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Thursday, May 28, 2020  Spokane, Washington  Est. May 19, 1883
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Lumber industry trims work force as housing industry falters

ATHOL, Idaho – Every hour that it’s running, the Chilco sawmill spits out enough lumber to build three suburban tract homes, plus a fancy gazebo or bandstand at a nearby park.

By the end of two shifts – a 16-hour day – the mill’s output could frame a modestly sized subdivision.

Plant manager Mike Henley takes pride in the productivity of the mill and its 160 hourly workers, who turn trees from nearby Idaho forests into dimension lumber for the western housing market. But the mill south of Athol is facing hard knocks from the nation’s mortgage crisis and housing market meltdown.

Back in 2005, the peak of the housing bubble, the Chilco mill’s owners had no trouble selling their products. The lumber sliced from Douglas fir and larch trees built subdivisions in California, Nevada and other hot housing markets west of the Mississippi River.

“Everything we produced had a home,” Henley said.

The booming markets are a distant memory. Idaho Forest Group, which owns four sawmills including the Chilco operation, closed one of its mills indefinitely in December and cut the second shift at another operation. Company chairman Marc Brinkmeyer said it was the first time in 30-plus years that he’s handed out pink slips.

“This is the hardest market we’ve ever seen,” he said.

On a recent sales trip to California, Brinkmeyer stopped at a retail lumber outlet that caters to contractors. The outlet, a past customer of Idaho Forest Group, was struggling through a catastrophic slump in sales. Only a quarter of the 160 sales associates remained.

“There’s a lot of trauma out there, a lot of stress,” Brinkmeyer said.

No quick turnarounds are in the forecast. The near-term outlook for the timber industry is the worst in 50 years, according to a recent University of Montana study.

The nation’s housing market is the primary driver of lumber sales, with 75 percent of the lumber sold ending up in new home construction or remodeling of existing homes.

Last year, U.S. lumber output dropped 17 percent. While industry officials rated 2008 as the worst lumber market of modern times, analysts predict that 2009 will be even more challenging.

“Mortgage lending is totally paralyzed, foreclosures are rising and home prices continue to decline. There’s little incentive for anyone to build a new home,” said Butch Bernhardt, spokesman for Western Wood Products Association in Portland, which represents mills in 12 western states.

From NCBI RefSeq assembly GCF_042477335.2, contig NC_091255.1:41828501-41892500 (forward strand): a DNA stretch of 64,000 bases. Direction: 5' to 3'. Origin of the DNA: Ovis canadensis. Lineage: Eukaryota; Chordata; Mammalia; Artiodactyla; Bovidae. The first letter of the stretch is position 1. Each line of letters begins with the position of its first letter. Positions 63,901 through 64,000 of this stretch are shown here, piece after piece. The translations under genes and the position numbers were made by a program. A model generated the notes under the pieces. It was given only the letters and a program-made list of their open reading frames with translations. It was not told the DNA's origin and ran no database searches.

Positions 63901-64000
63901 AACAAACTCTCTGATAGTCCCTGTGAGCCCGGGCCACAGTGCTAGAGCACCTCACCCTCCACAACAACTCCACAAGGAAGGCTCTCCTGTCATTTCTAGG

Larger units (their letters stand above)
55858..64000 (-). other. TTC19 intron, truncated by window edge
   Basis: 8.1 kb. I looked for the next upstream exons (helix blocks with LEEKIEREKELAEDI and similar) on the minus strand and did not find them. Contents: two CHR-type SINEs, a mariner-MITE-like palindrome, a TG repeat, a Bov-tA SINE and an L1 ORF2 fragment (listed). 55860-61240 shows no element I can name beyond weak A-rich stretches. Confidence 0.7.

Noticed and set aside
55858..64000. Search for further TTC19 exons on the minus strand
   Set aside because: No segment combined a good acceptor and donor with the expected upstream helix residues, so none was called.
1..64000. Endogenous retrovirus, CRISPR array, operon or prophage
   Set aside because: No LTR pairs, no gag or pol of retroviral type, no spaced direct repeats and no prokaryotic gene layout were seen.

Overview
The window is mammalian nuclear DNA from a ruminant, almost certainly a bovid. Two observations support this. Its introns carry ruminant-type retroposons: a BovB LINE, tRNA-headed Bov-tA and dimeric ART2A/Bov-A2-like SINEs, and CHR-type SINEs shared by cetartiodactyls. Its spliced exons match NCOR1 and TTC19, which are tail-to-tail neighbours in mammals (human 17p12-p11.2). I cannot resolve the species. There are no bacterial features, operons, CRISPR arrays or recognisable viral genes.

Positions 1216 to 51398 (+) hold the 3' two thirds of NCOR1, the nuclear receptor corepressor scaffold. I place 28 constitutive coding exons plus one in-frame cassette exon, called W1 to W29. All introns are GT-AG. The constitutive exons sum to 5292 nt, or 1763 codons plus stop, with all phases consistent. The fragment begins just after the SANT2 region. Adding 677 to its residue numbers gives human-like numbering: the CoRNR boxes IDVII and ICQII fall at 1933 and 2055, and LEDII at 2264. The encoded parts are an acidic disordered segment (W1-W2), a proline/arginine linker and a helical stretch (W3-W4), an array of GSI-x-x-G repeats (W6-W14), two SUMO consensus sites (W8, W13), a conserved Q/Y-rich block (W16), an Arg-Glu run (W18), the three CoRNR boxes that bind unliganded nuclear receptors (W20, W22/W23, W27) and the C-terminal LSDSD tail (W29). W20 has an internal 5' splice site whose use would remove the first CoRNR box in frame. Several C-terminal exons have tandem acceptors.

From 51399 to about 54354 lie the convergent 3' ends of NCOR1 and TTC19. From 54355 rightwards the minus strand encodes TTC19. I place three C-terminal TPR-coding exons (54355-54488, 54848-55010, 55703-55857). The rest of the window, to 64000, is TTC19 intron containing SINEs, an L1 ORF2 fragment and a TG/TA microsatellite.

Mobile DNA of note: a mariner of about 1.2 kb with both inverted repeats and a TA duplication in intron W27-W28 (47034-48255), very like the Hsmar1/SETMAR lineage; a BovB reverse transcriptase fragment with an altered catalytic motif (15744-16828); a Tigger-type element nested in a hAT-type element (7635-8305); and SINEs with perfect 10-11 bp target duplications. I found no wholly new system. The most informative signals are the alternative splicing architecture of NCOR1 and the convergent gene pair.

Bernhardt predicts that the lumber market will hit bottom this year and begin to show modest gains in 2010. But “it’ll be a deep, deep bottom,” he said.

The National Association of Homebuilders is forecasting 469,000 housing starts this year, the fewest since World War II. At the market’s peak in 2005, housing starts surpassed 2 million. Even in 1981, the previous trough for lumber markets, housing starts hit 1 million, Bernhardt said. “We think it’s going to be a long climb up.”

By 2010, housing starts should pass 600,000, according to the National Association of Homebuilders. They may not hit 1 million again until 2012, Bernhardt said.

The outlook for the home-remodeling market is slightly more positive, though not much, he said. Home equity loans provided most of the money for new decks, kitchen remodels and other home additions. “That capital is gone,” Bernhardt said.

The industry’s losses are chronicled in Daily Woodwire, an electronic newsletter that runs lists of mill closures. Each day brings three to four new listings.

Lumber markets are cyclical in nature, noted Jeff Redd, associate editor for Random Lengths, the Eugene, Ore., firm that publishes Daily Woodwire. But this downturn is hitting a new low, he said.

“Most people we talk to say this is the most dire market of their career. And most of them have been in the business for 30 to 40 years,” Redd said.

Lumber output in the West dropped 35 percent in January, compared to a year ago.

“We expect that there will be more casualties – more mills that will close forever,” Bernhardt said.

Contact Becky Kramer at (208) 765-7122, or by email at

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